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Too Poor to be sick: Linkages between Agriculture and Health






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    Agro-based clusters in developing countries: staying competitive in a globalized economy 2010
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    An agro-based cluster is a concentration of producers, agribusinesses and institutions that are engaged in the same agricultural or agro-industrial subsector, and interconnect and build value networks when addressing common challenges and pursuing common opportunities. Cluster approaches recognize that all the actors in the agricultural value chain are often more innovative and successful when they interact with supporting institutions and other actors in the supply chain. By promoting v ertical and horizontal links between local agricultural enterprises, as well as supporting relationships between them and facilitating organizations (e.g. local governments, research institutes and universities), cluster policies promote the diffusion of innovation, as well as the use and generation of important local externalities. Agro-based clusters can also enhance access to markets and information. Cluster policies are argued to be crucial for small-scale farmers and agribusiness, a s they enable them to engage in higher productivity, and more market-oriented and higher value-added production. Accordingly, central and local governments have discovered that cluster promotion is a valuable tool to support agricultural enterprises in their territory and help them link to global agricultural value chains in a more efficient and sustainable manner. The present paper presents existing literature and methodologies on agro-based cluster development, and provides insights into cluster promotion in Latin America, Asia and Africa. It offers as well a series of best practices recommendations to ensure that governments and other facilitating institutions provide effective support to agricultural clusters in the developing world.
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    Linkages between Farm and Non-Farm Sectors at the Household Level in Rural Ghana
    A consistent stochastic distance function approach
    2008
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    In the light of an expanding rural non-farm (RNF) sector in developing rural economies, this paper explores the effects of this expansion within the household. Using rural Ghana as a case study this paper explores if the RNF economy allows for economies of diversification within farms; how input demands, agricultural-specific and shared, are transformed by the expansion of this sector; and if this expansion has measurable effects in overall household production efficiency. We first explore the c haracteristic of the intra-household linkages (technological and welfare driven) between the agricultural and RNF sectors both assuming perfectly working input and output markets, and assuming market failures, in particular missing labor and credit markets. We then try to measure the identified linkages by estimating a household level input distance function. This function is estimated consistently without making log-transformations as has been previously done in the literature. Our empirical an alysis suggests that there are high levels of inefficiency in Ghanaian farms. Also, there are cost-complementarities between the RNF sector and the agricultural sector, particularly with food crops in which the poorest tend to specialize. The expansion of the RNF sector increases demand for most inputs including agricultural land. Finally, we show that smaller farms tend to be more efficient, and that RNF output is helping the farm household to become more efficient, but the latter result is not robust.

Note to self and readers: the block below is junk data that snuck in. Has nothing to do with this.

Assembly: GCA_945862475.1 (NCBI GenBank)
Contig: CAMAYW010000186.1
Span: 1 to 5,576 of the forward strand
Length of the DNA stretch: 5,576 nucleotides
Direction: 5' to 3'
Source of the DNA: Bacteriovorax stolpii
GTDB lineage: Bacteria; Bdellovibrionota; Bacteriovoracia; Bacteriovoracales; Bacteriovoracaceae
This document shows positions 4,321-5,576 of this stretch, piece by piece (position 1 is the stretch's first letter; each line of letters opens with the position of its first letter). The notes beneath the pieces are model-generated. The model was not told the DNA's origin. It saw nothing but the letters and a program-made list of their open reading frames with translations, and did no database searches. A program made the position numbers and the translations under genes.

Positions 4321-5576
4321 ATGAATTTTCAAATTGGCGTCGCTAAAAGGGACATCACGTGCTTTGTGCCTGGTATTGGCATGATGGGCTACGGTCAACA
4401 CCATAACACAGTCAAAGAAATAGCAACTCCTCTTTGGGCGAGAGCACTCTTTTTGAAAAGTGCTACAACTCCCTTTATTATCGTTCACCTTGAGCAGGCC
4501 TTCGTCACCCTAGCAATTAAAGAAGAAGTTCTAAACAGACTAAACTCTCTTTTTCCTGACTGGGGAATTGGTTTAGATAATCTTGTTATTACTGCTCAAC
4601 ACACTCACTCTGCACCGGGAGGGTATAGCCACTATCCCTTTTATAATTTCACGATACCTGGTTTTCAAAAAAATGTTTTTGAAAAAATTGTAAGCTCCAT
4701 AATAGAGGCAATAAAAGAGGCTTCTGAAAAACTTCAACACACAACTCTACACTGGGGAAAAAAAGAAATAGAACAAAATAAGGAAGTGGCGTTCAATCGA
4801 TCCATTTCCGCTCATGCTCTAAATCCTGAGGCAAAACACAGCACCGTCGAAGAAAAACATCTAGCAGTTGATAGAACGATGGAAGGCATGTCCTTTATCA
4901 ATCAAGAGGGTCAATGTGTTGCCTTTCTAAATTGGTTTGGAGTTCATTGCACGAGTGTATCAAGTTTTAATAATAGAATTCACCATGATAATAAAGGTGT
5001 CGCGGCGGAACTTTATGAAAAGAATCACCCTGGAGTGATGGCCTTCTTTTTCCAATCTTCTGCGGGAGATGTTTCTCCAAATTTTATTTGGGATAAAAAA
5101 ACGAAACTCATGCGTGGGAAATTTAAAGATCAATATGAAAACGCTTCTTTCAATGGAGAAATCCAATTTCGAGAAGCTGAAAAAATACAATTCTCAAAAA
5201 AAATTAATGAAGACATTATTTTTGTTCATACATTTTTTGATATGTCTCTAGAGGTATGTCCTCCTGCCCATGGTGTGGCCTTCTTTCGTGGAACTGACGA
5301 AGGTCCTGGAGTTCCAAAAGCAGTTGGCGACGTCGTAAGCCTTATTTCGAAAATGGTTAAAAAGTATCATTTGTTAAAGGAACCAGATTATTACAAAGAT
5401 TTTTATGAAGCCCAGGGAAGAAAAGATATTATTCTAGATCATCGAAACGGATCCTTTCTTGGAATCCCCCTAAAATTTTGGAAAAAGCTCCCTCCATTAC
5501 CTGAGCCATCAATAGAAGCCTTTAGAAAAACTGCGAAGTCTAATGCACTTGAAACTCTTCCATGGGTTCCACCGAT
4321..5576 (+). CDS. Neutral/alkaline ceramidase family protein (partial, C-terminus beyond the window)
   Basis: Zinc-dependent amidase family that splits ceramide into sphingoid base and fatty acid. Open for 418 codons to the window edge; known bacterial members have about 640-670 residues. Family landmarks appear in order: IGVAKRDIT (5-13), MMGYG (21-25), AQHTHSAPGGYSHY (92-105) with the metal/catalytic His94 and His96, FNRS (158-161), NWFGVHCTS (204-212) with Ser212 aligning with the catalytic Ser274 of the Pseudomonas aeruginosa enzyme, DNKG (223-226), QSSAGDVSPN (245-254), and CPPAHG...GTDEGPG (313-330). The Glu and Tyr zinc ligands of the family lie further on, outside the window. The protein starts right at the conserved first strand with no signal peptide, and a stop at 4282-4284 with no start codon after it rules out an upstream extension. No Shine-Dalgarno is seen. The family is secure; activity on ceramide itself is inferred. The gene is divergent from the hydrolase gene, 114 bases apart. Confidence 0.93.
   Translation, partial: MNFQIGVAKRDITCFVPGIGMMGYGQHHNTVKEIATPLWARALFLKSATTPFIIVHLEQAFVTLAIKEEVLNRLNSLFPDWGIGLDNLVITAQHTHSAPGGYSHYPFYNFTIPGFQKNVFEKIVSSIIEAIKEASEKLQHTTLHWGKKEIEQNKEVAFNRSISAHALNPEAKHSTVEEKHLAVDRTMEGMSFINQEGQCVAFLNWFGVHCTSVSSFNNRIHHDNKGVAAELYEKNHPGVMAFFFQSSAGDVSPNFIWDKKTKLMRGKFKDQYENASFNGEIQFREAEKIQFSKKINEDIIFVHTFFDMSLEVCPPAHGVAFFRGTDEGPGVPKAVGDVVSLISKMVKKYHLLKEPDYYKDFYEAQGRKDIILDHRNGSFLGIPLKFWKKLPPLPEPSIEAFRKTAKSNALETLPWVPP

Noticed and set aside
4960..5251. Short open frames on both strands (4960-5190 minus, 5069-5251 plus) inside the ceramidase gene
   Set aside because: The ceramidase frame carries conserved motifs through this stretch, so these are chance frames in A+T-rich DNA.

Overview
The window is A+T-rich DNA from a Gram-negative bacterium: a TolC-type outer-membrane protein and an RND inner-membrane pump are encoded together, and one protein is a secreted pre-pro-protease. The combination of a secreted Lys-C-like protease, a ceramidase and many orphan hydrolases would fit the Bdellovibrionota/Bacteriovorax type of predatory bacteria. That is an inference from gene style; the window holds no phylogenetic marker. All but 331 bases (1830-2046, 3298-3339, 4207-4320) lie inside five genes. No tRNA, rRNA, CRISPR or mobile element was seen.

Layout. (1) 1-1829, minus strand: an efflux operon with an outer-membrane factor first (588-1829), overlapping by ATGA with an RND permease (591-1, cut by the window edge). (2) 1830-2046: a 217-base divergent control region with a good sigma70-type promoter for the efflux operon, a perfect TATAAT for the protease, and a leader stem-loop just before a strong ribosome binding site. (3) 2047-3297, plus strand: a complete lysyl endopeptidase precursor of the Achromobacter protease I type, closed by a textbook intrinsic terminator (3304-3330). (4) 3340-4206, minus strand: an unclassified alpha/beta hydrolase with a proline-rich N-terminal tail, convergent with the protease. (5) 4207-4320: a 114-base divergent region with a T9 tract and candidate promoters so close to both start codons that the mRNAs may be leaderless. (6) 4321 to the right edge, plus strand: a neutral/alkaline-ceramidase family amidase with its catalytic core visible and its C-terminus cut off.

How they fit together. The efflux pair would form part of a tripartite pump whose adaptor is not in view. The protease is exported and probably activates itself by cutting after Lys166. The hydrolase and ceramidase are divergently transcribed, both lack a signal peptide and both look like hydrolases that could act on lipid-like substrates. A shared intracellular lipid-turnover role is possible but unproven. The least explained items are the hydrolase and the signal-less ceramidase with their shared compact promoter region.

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    Prevalence of Obesity: A Public Health Problem Poorly Understood 2013
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    This review article discusses the Dietary Guidelines for Americans (DGA) in support of a total diet approach to achieving diet and health goals, especially as they relate to the obesity epidemic. However, some scientists and organizations have identified one food, food group, or nutrient as the cause of the obesity epidemic and recommend that simply reducing that food/food group/nutrient will solve the problem. This is simplistic and unlikely to be effective in long term management of the obesit y problem. This article also acknowledges discrepancies in the literature and the lack of consensus opinions from systematic reviews. Failure to consider the evidence as a whole can lead to inaccurate reports which may, in turn, adversely influence clinical practice, public policy, and future research. This article also considers where the line should be drawn between individual choice and responsibility and public regulation. Using sugar sweetened beverages as an example, the article considers the lack of a consistent association between added sugars and weight in the literature and calls for policy recommendations that are based on science and emphasizes the need for evidence-based policies rather than policy-based evidence.

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